Part of what makes the prospect of the new week so overwhelming is the sheer volume of stuff--often we have meetings and deadlines and specific responsibilities, mashed in with all the things we hope to accomplish over the next five days. The jumble of different desires, plans, and responsibilities can form into a huge snowballing mass and inflate itself as a terrifying prospect in our heads, much like how our minds can turn night-time shadows into silhouettes of terrifying, but often imaginary, monsters.
I've turned to journaling, just the act of writing and tracking my tasks, to help me organize, schedule, and better control my life during the week. I'll take a cute journal and make three checkbox lists per month: One for deadlines/responsibilities, i.e. things I have to do, the second for goals I want to accomplish, and third for the top three things I want to avoid that week. This gives me clear goals and guidelines to help organize my life. Honestly, when life feels a bit more structured, this can ease the stress of the prospect of an upcoming week.
I've been really loving the journals of Rifle Paper Co, and am starting to do my journaling with some of their super cutesy notebooks! I also love Moleskine notebooks for note-taking. I have linked some affiliate links below to the sites I have mentioned. The first two products are products I own, along with some other cute things I'm thinking of getting in the future!
#2. Early to Rise, Early to Bed
Sleeping early on a Sunday is probably the best favor you can do for yourself before an upcoming week. That way you'll end up on well-rested and ready to take on the week. If that doesn't appeal to you, imagine the opposite: binging on TV shows and Facebook until 3 AM, being jarred awake by a 7 AM alarm and feeling like a zombie until 11:00 AM, and then again after lunch. It really puts you in a bad mood for the rest of your week, and I would not recommend it. However, I understand the inclination to while away the midnight hours on Sunday evenings--staying awake doing something I enjoy or indulging in a guilty pleasure almost seems a way to deny or escape from reality. The way I combat this is by planning something for myself to do early Sunday morning, whether it be a workout or an early breakfast, and force myself to wake up. That way, when it's time to retire, I'll be too tired to put up much of a fight.
#3. Focus on the positives
As with anything, working comes with its pros and cons, that much is unavoidable. When I find myself focusing only on the bad parts, it becomes very difficult to see the good aspects within them. That's nothing to do with the job itself, just my expectations, my biases, and my own attitude. It's important to remind yourself daily why you are doing this. I find writing them down and making a list can help, or allowing yourself throughout the day to take note of what part of your job makes you feel happy. If after a few weeks of field work, there's nothing, you may want to reconsider. But I bet you there's a reason that brought you there in the first place that just needs a little polishing to shine through.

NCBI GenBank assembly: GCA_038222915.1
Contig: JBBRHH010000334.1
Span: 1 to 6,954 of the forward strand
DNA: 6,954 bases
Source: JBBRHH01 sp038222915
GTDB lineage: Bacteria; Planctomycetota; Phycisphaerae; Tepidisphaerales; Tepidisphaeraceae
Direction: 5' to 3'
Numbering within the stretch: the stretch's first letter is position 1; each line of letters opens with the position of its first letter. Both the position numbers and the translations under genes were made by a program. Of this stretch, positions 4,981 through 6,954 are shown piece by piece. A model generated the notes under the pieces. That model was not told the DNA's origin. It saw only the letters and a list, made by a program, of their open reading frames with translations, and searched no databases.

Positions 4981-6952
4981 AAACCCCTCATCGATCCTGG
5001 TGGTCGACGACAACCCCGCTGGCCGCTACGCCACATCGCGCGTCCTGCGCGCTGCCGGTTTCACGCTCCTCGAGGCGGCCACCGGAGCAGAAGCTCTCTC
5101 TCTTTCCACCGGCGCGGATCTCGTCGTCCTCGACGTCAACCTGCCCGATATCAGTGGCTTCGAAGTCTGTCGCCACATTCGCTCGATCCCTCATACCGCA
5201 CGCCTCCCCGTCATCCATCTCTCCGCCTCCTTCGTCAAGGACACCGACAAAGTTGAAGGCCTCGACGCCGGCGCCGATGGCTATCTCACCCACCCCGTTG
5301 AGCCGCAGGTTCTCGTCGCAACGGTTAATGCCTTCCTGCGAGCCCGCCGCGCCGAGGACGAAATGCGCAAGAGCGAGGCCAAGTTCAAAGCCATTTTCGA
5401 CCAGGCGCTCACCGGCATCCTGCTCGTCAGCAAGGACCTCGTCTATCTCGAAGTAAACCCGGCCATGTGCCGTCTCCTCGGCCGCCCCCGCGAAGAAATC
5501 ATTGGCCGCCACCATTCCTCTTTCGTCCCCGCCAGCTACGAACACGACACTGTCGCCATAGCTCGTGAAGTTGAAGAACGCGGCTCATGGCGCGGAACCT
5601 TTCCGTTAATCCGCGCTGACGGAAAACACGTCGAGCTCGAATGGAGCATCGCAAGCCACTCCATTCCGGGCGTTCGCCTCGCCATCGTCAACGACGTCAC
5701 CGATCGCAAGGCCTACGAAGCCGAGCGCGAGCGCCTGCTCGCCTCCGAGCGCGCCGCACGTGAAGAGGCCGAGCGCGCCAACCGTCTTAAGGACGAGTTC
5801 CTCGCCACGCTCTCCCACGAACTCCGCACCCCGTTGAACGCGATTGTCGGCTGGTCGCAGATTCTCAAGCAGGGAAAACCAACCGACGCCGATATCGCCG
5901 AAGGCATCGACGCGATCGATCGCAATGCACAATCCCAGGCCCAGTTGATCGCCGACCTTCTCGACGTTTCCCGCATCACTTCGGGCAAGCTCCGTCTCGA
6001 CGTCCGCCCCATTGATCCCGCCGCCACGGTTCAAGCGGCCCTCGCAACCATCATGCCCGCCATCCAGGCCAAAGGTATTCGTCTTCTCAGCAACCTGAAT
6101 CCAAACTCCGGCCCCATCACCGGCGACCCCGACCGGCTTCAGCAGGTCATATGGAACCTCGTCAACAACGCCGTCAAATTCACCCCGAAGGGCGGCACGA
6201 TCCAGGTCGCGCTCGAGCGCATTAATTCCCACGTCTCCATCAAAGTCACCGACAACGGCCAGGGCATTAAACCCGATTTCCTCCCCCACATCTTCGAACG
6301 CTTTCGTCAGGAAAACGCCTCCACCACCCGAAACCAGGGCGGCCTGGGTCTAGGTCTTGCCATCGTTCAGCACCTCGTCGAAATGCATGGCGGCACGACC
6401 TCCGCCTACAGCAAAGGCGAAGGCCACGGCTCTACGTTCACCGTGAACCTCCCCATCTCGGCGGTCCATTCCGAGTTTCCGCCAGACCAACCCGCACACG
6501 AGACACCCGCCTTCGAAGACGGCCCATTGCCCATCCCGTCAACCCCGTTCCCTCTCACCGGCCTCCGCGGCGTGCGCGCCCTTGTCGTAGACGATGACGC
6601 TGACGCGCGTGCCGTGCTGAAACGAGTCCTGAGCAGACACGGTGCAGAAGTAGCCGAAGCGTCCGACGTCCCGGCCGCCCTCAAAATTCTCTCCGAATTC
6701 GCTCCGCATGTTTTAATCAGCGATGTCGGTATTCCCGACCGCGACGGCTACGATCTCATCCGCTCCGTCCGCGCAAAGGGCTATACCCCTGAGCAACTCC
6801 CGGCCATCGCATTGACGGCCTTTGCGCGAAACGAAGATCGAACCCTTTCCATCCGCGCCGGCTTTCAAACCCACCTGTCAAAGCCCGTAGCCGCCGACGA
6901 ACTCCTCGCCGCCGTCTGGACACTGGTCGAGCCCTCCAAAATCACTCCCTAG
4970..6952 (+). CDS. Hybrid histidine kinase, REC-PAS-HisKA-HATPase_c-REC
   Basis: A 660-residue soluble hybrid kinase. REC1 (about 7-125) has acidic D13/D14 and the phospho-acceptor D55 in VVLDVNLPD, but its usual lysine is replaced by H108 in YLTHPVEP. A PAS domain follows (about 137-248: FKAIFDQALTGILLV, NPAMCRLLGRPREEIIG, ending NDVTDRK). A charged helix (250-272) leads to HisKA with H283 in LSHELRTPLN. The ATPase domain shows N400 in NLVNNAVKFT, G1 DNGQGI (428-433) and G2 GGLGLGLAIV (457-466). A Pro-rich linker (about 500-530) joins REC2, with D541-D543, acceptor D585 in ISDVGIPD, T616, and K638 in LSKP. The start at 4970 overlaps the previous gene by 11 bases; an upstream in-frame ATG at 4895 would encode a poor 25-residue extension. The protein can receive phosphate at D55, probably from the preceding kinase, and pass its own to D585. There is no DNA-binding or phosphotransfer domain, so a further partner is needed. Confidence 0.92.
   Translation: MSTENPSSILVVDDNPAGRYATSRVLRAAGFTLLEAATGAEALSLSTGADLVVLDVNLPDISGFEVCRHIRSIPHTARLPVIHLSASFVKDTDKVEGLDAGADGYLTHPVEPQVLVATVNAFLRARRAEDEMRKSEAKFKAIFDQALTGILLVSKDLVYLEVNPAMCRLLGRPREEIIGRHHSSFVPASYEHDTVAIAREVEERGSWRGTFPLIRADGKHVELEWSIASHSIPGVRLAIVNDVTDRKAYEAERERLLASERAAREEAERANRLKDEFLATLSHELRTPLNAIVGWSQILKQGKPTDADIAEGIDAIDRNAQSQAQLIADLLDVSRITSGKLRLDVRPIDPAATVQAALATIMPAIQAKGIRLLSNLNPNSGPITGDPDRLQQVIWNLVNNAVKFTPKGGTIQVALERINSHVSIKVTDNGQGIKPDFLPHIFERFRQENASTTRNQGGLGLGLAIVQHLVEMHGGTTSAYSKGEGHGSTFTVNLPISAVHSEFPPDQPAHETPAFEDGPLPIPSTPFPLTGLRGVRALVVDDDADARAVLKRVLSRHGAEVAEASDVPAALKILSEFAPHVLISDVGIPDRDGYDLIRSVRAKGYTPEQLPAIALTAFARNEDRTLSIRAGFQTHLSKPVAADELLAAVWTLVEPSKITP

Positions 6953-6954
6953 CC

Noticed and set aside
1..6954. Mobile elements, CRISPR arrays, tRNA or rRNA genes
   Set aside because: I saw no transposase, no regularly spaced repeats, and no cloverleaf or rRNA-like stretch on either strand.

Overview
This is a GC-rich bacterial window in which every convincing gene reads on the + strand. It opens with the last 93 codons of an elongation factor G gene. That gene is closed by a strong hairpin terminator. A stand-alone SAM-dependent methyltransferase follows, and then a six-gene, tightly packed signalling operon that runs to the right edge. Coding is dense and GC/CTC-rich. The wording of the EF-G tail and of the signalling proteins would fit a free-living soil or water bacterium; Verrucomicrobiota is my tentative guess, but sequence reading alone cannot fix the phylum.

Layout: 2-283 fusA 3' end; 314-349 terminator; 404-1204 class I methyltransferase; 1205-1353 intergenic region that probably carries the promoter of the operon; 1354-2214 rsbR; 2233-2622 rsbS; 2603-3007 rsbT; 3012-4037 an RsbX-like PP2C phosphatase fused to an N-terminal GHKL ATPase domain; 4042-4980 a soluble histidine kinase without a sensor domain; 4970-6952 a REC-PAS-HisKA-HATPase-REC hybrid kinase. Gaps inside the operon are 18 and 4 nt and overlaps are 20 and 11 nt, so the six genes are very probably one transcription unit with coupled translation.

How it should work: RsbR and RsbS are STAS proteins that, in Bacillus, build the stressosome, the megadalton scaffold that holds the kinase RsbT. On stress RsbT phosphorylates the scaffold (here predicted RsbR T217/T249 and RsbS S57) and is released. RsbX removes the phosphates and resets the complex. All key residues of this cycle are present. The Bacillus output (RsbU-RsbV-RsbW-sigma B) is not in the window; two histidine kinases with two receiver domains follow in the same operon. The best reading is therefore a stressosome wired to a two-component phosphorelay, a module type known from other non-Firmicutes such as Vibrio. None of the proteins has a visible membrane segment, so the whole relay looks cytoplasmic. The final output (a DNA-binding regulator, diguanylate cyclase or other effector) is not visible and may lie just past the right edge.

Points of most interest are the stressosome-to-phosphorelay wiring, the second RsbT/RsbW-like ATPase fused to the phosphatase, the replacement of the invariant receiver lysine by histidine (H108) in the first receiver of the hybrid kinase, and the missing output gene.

If you take this too much to heart, it can sound like I'm telling you to just "be happy!" We all know that's not as simple as it sounds. But small doses of positivity, like telling yourself "I enjoyed that" after learning something new or experiencing a small moment that is valuable to you, can go a long way.
#5. Give yourself something to look forward to
I know it's technically not a good habit to continuously bribe yourself with treats... people say you should love life for life itself. However, I don't think there's much harm in allowing yourself a few small treats on a long day. For example, if my hardest day of the week is Wednesday, I'll let myself buy a coffee drink that day instead of mooching the free black coffee all around the hospitals. Or I'll visit the climbing gym after a particularly long day at work. It's a bright spot to help you keep your morale up!
#6. Go out and do something
Last but not least, if any of these tactics fail to beat the Sunday scaries, the last resort is always to distract yourself. Go somewhere, talk to somebody, make plans or do something interactive (movies don't always work) where you're engaged and immersed. It will distract you, and at least you won't feel anxious. Monday will come, infallibly, stressing out about it only hurts you twice. So you should indulge yourself in fun things, or tasks around the house that keep your mind off the future and help you focus on the now. I find that getting out of the house often helps, for me.
Photos by: Me
Heels: Zara (Not currently in stock, similar products linked below)